Dr Lis Boulton, Health and Care Policy Manager at Age UK, examines key findings from our research into the effects of the pandemic on older people’s health and care
Since August 2020, Age UK has conducted several waves of polling and surveys across the UK to ask older people about the impact of the pandemic on their health, care and lives as a whole.
The findings from March and April 2022 showed a slight improvement across many areas of life, but nowhere near as much as we would have expected or liked to see. In October 2022, 80% of older people told us they were still concerned about the pandemic, with 17% worrying about the pandemic a lot, or all of the time.
Barriers to good physical health
Levels of concern about access to NHS services reduced slightly between September 2021 and April 2022, but remained high – particularly for people living with long-term conditions.
In April 2022, nearly two fifths of older people felt concerned about getting access to their GP. In particular, older people have told us about their frustrations in trying to get face-to-face GP appointments, as well as the long waits they have experienced for referrals, diagnoses, treatment and surgery. Telephone appointments and other remote access options present huge challenges for many older people, and they tell us that these challenges are not going away.
Older people’s abilities to carry out activities of daily living (such as getting in and out of bed, using stairs, walking short distances outside) have plateaued since September 2021. More than half of older people were not confident that their abilities to carry out activities of daily living would improve.
One in five older people told us that their health had got worse over the previous six months, and this figure was almost one in four for women – with more than half of older people not confident that their health would improve. Changes in physical health were attributed to three overarching factors: the consequences of pandemic restrictions, contracting coronavirus, and reduced access to NHS services. Being able to see a GP and other clinicians face-to-face was what older people told us would improve their health the most.
Managing mental wellbeing
Older people’s anxiety, motivation and sleep have all improved slightly since Spring 2021, when around two fifths of older people felt noticeably more anxious and less motivated than before the pandemic. However, this is still the case for around a third of older people. Once again, pandemic restrictions, contracting coronavirus, and difficulties accessing NHS care and support were cited as reasons for the change in older people’s mental health. Added to these were the burden of caring, poor physical health, worries and depression. Many older people felt that improving their mental health was out of their control, as only Government actions and lower energy and food costs could help. Two fifths of older people reported loneliness of some degree.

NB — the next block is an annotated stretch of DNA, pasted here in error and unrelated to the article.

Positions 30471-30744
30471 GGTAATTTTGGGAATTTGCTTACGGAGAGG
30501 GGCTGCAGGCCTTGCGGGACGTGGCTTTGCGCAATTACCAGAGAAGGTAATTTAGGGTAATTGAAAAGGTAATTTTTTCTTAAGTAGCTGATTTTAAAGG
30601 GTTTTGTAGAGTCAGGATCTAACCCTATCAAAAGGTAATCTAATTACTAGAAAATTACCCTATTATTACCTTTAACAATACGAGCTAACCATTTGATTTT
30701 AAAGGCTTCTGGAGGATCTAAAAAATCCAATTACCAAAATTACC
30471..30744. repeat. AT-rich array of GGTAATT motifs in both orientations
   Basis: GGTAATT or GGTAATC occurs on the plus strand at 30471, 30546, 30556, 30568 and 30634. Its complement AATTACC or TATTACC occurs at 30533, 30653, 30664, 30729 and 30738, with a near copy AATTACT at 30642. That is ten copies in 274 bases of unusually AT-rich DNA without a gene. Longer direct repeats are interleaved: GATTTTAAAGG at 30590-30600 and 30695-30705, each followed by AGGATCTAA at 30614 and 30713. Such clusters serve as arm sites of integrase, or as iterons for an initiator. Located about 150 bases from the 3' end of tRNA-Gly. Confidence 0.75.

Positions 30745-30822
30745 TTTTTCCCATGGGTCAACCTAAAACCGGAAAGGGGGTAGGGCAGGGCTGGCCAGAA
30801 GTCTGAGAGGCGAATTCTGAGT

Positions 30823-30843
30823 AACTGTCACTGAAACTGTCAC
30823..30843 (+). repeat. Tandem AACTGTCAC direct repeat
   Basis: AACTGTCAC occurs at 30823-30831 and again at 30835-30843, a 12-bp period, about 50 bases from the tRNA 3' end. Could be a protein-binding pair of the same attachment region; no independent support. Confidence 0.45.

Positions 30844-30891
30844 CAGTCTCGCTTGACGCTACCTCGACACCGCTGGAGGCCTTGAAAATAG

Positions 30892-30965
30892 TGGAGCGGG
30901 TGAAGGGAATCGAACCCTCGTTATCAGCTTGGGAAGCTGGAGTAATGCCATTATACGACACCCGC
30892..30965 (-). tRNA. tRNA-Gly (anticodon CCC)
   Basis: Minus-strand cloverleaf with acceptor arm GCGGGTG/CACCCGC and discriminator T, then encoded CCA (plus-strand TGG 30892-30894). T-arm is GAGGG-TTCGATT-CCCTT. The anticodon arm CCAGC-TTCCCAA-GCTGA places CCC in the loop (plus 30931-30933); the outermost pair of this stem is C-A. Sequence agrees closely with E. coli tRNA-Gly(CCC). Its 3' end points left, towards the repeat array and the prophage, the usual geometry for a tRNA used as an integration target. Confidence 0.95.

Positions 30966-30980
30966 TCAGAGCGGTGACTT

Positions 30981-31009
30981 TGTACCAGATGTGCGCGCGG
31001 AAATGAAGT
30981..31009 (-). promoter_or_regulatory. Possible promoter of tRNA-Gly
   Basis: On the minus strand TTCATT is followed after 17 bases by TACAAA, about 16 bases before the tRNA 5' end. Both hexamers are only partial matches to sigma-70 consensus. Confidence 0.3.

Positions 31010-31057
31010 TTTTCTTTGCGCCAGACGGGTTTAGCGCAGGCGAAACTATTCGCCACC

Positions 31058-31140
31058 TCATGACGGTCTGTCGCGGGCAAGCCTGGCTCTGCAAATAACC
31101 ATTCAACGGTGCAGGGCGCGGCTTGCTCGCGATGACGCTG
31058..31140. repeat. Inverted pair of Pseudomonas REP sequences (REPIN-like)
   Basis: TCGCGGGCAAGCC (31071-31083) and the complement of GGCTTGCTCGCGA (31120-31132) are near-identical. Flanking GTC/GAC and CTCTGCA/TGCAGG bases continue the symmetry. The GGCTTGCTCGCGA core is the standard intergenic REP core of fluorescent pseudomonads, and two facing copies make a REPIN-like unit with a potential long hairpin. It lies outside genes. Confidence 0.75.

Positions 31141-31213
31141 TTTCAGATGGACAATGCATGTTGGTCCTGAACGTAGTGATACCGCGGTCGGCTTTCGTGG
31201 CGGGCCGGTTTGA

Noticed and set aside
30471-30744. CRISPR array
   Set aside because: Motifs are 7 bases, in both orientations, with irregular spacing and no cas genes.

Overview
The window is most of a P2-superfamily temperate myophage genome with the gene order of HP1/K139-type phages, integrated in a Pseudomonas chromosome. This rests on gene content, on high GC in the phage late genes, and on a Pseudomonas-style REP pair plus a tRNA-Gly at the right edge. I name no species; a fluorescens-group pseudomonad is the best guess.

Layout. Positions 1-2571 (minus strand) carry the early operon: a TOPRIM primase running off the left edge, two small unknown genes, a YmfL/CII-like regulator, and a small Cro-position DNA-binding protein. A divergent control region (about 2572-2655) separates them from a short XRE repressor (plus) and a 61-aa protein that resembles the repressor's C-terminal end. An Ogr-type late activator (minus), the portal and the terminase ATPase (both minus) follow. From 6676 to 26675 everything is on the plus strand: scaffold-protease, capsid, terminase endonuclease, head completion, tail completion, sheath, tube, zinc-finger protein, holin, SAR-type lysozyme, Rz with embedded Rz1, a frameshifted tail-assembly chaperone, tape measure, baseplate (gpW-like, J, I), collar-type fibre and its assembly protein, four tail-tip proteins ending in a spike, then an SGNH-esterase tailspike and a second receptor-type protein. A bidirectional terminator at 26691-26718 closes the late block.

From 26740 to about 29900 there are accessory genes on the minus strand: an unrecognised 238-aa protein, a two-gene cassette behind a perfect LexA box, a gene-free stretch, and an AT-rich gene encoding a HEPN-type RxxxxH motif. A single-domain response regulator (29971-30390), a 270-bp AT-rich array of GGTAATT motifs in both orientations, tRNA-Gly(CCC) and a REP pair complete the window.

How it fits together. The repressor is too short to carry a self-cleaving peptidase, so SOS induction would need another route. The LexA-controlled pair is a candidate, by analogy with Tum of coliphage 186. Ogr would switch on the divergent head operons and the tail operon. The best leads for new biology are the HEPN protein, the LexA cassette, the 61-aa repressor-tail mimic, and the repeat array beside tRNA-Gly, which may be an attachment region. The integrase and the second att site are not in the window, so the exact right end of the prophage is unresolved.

Confidence to get out and about in the community, seeing friends and family, and using public transport had increased very slightly between September 2021 and April 2022, with additional small increases since the ‘Living with COVID-19’ plan came into force in February 2022. Still, only 48% of older people felt confident when using public transport; 33% when using leisure facilities; 35% when going to group activities and classes; and 36% when going to religious venues. Fear of contracting the virus was still evident, along with a loss of confidence in going to crowded places.
Care in crisis
In the survey, we asked older people about their experiences relating to their need for social care. We heard about challenges accessing assessments and care services. We also heard that the rising cost of living meant that some people could no longer afford to pay for care. The vast majority of people who needed care were having it provided by family and friends.
The picture painted by older carers was bleak, reporting a range of negative emotions. Three in five older carers were tired, half were anxious, four in five were worried, and almost a third overwhelmed. They told us of service and system challenges, alongside the massive impact on their mental health. Very many told us that their lives were ruled by caring, that they had no time off and were exhausted. A small number of carers were receiving some level of support, through either paid care, respite services, or care support groups. However, the vast majority were unsupported in their roles.
A loss of confidence
As with previous waves of this research, there were some heartbreaking responses from older people whose lives had been massively negatively affected by the pandemic. These responses were characterised by loss: loss of a loved one, of social contact or their former way of life, and loss of support from and trust in services. Many older people were nowhere near to recovering their previous lifestyles, and didn’t feel confident that life would ever get back to normal.
Improvements to health and care services, to the management of coronavirus, and action on the cost of living would all help to increase older people’s confidence about regaining their previous lifestyles. However, older people felt that these were beyond their control. For some older people, there was a feeling that nothing could help; it’s too late for them.